Above are 3 Lit renders of the scene with the same post processing settings (seen on the right) on the 3 different presets. While they may not seem too different at first, they can really change the colors you worked so hard to paint! The affect is most noticeable on the far right image, which used the Filmic preset. It immediately looks much more vibrant and high-contrast, but the colors morph as a result, with the brown-wine color of the ground turning much redder, and the orange tones lean much more yellow -- there is less middle ground with the Filmic preset compared to Linear and Reinhardt, but It pushes contour lines and adds clarity to textures that may not be super developed. It may mean you have to tweak and reupload textures more, however.
8. Final Polishing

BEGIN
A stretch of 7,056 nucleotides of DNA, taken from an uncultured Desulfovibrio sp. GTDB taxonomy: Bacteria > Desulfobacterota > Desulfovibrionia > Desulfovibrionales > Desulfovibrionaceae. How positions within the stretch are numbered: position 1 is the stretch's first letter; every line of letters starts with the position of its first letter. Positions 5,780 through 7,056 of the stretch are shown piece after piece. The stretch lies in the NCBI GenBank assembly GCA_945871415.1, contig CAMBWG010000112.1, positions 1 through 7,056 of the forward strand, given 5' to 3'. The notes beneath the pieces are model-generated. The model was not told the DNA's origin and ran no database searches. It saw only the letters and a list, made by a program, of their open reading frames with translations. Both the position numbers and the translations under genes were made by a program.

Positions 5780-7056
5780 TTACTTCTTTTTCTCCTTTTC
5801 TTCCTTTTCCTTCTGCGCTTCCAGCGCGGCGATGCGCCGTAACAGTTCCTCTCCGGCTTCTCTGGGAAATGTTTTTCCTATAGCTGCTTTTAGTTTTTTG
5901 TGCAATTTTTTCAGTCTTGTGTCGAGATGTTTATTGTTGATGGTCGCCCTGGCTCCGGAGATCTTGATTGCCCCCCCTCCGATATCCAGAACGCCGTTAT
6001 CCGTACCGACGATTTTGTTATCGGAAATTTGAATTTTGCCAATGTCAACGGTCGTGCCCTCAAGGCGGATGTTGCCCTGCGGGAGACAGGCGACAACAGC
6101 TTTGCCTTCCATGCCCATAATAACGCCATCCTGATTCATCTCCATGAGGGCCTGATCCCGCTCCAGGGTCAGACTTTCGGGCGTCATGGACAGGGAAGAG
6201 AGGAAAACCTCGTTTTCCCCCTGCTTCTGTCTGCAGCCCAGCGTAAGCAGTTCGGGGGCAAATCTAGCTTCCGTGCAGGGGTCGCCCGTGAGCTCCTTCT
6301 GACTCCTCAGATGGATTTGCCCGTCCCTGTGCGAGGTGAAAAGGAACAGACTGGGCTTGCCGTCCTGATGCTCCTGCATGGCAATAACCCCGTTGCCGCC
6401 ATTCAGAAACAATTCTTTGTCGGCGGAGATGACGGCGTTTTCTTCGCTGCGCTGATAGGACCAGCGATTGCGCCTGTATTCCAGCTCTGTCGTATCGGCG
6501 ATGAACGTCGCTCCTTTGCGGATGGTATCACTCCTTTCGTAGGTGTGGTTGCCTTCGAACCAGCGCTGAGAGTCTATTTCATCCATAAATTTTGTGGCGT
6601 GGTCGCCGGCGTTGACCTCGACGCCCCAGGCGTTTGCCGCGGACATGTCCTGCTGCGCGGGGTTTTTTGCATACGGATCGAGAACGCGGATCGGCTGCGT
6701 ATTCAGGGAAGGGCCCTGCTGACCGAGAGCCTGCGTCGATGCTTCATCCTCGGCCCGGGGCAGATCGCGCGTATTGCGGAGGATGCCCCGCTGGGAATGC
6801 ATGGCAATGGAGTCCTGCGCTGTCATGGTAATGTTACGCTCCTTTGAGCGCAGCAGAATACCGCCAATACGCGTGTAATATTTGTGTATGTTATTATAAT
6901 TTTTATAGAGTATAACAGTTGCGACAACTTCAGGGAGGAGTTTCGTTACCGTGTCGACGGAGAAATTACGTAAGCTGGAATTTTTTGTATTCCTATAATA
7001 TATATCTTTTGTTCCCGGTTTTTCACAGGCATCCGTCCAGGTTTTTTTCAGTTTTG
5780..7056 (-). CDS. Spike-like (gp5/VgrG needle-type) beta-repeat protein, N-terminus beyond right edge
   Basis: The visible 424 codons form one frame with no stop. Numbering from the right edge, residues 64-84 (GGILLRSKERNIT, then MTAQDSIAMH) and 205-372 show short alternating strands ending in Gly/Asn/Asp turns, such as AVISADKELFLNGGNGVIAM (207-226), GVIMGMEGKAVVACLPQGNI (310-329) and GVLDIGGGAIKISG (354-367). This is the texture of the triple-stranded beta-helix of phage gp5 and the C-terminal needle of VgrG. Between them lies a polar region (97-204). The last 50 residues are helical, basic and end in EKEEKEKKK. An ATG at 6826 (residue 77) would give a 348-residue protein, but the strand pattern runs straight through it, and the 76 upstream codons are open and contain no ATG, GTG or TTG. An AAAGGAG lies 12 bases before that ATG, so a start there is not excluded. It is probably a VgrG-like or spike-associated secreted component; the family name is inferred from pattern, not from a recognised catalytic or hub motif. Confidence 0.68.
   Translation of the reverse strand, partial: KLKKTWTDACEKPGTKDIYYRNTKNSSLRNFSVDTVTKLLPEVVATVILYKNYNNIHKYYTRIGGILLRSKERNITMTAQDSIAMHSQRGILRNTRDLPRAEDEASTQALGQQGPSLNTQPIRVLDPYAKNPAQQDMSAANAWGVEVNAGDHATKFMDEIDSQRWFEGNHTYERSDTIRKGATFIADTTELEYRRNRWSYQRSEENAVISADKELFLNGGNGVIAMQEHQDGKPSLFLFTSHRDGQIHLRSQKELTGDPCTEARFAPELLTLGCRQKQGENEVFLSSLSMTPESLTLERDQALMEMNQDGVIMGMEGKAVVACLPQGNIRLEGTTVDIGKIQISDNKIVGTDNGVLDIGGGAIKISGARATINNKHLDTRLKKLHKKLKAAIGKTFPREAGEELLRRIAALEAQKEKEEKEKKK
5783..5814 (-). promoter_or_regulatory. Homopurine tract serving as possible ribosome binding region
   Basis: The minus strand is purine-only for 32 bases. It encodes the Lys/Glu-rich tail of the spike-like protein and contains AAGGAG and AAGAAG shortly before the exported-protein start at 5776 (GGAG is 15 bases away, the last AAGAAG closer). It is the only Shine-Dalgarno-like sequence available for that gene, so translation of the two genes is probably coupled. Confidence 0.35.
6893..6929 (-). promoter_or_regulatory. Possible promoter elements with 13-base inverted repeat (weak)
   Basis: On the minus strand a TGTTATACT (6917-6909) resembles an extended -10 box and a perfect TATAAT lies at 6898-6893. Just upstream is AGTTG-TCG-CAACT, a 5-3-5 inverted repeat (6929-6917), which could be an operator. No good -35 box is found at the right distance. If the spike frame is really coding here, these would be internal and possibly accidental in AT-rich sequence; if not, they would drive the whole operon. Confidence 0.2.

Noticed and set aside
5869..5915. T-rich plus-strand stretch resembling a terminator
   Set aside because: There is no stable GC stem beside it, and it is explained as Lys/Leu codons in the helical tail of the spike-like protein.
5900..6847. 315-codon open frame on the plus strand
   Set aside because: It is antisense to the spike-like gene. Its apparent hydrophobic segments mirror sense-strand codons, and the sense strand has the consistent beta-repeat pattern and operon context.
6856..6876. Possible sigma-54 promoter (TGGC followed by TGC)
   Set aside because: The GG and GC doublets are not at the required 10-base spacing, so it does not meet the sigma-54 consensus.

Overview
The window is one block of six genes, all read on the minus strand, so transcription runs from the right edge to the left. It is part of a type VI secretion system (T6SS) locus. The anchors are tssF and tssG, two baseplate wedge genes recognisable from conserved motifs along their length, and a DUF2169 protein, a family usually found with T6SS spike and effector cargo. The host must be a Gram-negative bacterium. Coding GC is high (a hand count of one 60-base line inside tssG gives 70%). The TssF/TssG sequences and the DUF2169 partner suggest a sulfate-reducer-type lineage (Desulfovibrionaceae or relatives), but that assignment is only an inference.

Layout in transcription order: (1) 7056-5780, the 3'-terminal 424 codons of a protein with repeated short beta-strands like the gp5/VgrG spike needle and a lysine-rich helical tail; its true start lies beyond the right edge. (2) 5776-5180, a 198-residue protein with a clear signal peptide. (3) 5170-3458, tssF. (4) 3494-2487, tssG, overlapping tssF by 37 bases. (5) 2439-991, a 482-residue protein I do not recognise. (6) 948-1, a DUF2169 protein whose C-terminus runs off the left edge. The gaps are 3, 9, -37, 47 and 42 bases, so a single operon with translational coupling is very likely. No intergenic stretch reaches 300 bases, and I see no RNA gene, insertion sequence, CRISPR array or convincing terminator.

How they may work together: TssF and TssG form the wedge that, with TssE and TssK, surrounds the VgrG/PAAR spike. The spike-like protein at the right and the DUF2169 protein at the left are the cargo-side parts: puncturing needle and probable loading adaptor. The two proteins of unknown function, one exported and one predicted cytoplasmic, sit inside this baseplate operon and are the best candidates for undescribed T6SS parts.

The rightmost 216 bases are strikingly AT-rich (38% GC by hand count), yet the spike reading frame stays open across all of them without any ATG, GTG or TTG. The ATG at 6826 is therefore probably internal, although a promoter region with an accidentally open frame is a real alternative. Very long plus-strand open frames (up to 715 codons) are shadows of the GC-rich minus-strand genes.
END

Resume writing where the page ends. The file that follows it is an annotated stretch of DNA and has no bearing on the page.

The best advice I can give for working with sketchfab (and in general) is to constantly test your textures in the viewer itself as you work! Nothing is worse than working on a beautiful texture and then realizing it is way too dark, too pigmented, too washed out, etc. and needs major changes. Check your model from all angles, take screenshots and compare, show other people, take a step away from it and come back a couple hours later with fresh eyes. I like to take screenshots and correct colors in photoshop so I know I have a target for what needs to be fixed. Zoom in really close to your textures, and don't abuse post processing features like Sharpen-- I'd only recommend using this in values under 5. It may look good zoomed out but as soon as you get close, the textures will have artifacts, and look very compressed. Luckily it is very easy to edit render settings and reupload your model in sketchfab, but if you want to avoid tinkering and showing off an older version, try to get it right the first time and re-upload entirely when complete to show it off at its best (if you're looking for views).